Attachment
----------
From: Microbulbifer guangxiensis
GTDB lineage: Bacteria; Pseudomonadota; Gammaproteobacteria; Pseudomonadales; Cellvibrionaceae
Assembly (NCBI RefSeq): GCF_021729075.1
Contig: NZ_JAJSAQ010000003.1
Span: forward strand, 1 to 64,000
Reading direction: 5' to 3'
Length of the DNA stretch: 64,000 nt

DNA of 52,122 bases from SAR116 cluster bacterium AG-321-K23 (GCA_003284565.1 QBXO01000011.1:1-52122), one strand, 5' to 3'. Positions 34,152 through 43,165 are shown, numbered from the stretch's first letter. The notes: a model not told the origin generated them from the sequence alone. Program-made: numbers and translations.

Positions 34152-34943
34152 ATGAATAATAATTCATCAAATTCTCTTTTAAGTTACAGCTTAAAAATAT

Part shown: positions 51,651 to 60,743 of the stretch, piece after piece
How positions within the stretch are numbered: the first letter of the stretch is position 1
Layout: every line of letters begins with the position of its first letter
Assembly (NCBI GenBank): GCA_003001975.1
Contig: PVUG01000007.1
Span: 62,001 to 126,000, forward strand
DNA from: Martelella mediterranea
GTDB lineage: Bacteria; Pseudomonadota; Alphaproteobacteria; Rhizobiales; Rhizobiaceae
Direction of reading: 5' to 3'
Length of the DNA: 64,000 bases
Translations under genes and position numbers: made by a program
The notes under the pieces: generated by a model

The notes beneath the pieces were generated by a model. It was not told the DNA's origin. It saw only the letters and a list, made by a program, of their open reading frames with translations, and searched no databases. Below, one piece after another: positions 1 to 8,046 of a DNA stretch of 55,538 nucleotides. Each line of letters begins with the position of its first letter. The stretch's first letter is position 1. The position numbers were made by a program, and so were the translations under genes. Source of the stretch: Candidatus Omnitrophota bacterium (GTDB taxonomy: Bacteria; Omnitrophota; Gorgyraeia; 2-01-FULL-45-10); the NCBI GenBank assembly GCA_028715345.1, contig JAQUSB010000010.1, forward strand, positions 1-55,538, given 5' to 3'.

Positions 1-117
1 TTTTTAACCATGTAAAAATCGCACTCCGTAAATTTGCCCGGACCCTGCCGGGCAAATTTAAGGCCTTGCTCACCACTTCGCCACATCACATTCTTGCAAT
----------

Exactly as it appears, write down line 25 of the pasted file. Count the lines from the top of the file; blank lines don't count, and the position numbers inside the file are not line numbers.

1 TTTTTAACCATGTAAAAATCGCACTCCGTAAATTTGCCCGGACCCTGCCGGGCAAATTTAAGGCCTTGCTCACCACTTCGCCACATCACATTCTTGCAAT